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Conductor utilizes folk traditions

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Sergio Bernal is director of the orchestra at Utah State University.

Sergio Bernal is director of the orchestra at Utah State University.

USU Music Department

It isn't very often that a performing arts group from Utah State University drives south to play in Salt Lake City. But the USU Symphony Orchestra and Chamber Singers will do just that.

Under the baton of conductor Sergio Bernal, the two ensembles will give a free concert today in Libby Gardner Concert Hall. A repeat performance of a program they recently played in Logan, the concert celebrates the music of Latin America.

The highlight of the program is Bernal's Violin Concerto. A native of Colombia, Bernal draws extensively on Latin American folk traditions for inspiration. "The concerto uses folk idioms," he told the Deseret News in a phone interview. "I quote folk music and other Latin American music."

The piece is directly the result of Bernal's meeting with violinist Eddy Marcano several years ago. "Eddy Marcano plays in the first violin section of the Simon Bolivar Orchestra. He also plays Venezuelan folk music. I have collaborated with him many times over the years."

Marcano traveled to Logan to give the world premiere performance of Bernal's concerto. "He is a wonderful violinist, and the concerto was received very well."

For today's concert, the soloist will be Leonora Reesor. "She is fantastic," Bernal said. "When I came here (to USU) to direct the orchestra, she was the concertmaster, and she spent her entire academic career here.

"She started learning the piece at the beginning of the semester, and she was very helpful in putting it together. The concerto is a challenge for the soloist, the conductor and the orchestra, but she is the ideal violinist for the piece."

Bernal studied conducting with the late Mexican conductor Eduardo Mata in Dallas, while Mata was the music director of the Dallas Symphony. "I met him as a student after I wrote him a letter saying I wanted to learn from him," Bernal said. After a while, Mata invited Bernal to join him in Venezuela, where he directed the Simon Bolivar Orchestra. "I worked with him for 10 years with the Simon Bolivar Orchestra," Bernal said. "It gave me a lot of exposure to Latin American composers."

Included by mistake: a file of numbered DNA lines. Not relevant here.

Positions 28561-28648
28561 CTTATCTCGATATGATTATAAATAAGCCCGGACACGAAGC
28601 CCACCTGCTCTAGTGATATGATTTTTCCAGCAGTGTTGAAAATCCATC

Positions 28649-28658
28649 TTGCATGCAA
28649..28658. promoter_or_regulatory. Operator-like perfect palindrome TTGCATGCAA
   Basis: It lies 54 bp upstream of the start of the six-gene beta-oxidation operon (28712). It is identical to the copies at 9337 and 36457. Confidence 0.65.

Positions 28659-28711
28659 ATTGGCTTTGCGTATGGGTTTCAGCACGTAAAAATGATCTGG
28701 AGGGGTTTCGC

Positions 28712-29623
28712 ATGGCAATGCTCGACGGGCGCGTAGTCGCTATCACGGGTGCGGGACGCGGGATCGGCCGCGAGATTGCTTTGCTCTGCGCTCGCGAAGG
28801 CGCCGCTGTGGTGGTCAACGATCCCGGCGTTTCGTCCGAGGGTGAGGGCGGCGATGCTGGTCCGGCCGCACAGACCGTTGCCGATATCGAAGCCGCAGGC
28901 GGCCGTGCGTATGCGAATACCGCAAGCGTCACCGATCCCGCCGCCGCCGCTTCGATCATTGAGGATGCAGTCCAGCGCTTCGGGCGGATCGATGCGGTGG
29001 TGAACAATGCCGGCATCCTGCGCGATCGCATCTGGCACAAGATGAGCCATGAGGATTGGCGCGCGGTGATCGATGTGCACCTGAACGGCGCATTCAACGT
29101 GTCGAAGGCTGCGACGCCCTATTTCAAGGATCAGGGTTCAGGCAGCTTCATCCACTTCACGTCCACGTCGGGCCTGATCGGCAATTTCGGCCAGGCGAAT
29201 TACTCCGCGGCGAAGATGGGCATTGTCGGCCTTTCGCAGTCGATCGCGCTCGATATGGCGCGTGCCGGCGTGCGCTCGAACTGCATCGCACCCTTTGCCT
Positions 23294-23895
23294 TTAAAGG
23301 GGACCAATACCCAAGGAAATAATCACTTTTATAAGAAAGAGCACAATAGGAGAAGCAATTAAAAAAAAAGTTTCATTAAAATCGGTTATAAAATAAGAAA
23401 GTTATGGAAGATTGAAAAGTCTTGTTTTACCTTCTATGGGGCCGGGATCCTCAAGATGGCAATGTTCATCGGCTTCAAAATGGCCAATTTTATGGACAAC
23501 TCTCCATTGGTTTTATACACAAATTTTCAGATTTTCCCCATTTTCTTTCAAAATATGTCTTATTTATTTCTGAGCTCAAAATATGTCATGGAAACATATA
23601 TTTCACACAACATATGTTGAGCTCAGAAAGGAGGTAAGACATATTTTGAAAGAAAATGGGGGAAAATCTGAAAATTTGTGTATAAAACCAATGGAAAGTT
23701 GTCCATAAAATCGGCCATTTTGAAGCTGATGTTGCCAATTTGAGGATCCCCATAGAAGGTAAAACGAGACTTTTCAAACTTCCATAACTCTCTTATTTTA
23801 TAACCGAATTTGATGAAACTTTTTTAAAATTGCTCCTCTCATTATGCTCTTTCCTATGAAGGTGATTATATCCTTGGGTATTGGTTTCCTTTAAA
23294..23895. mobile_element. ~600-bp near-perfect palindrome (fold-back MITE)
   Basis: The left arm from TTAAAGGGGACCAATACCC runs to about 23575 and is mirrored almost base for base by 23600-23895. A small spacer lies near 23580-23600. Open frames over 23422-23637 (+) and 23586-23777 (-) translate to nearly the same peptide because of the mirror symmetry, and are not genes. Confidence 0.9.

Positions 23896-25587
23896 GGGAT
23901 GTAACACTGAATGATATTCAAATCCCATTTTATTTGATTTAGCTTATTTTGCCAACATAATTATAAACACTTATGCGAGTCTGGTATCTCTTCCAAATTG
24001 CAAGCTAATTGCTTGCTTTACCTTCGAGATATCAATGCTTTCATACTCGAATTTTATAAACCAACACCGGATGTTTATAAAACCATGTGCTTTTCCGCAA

After a decade in Venezuela, Bernal was eager to come back to the United States. "I had studied with Mr. Mata in the states. I loved the country, and I wanted to come back with my family."

While looking for a suitable position, Bernal came across an opening at USU. The school of music was searching for a director for its orchestra. It appealed to him, and he applied for the job and was hired. So, he and his family moved from South America to Logan in 2001.

In addition to his position in Logan, Bernal is also pursuing a doctorate in composition at the University of Utah. It was there, under the guidance of Morris Rosenzweig, that Bernal wrote his violin concerto. "Morris coached me," he said. "It was very stimulating. I received some sincere and helpful feedback from him."

Bernal is already sketching out future projects. "I am especially interested in writing more concerti for Venezuelan soloists," he said. Currently, however, he is busily at work on a string quartet for the Fry Street Quartet, which is in residence at USU. "I am looking forward to this. They are great musicians, not only as a quartet, but also as soloists."

Meanwhile, Bernal will head to Venezuela in May where his concerto will receive another performance. "This will be at a Latin American music festival in Caracas," he said. "Eddy Marcano will be the soloist and I will conduct."

Today's concert at the U. also includes Heitor Villa-Lobos' "Choros No. 10" for choir and orchestra; Jose Pablo Moncayo's "Huapango" for orchestra; Aldemaro Romero's "Fuga con Parajillo" for strings; and Antonio Estevez's "Mata del Anima Sola" for a cappella choir (conducted by USU choral director Cory Evans).

If you go . . .

What: Utah State University Symphony Orchestra and Chamber Singers

Where: Libby Gardner Concert Hall, University of Utah

When: Today, 7 p.m.

How much: Free

E-mail: ereichel@desnews.com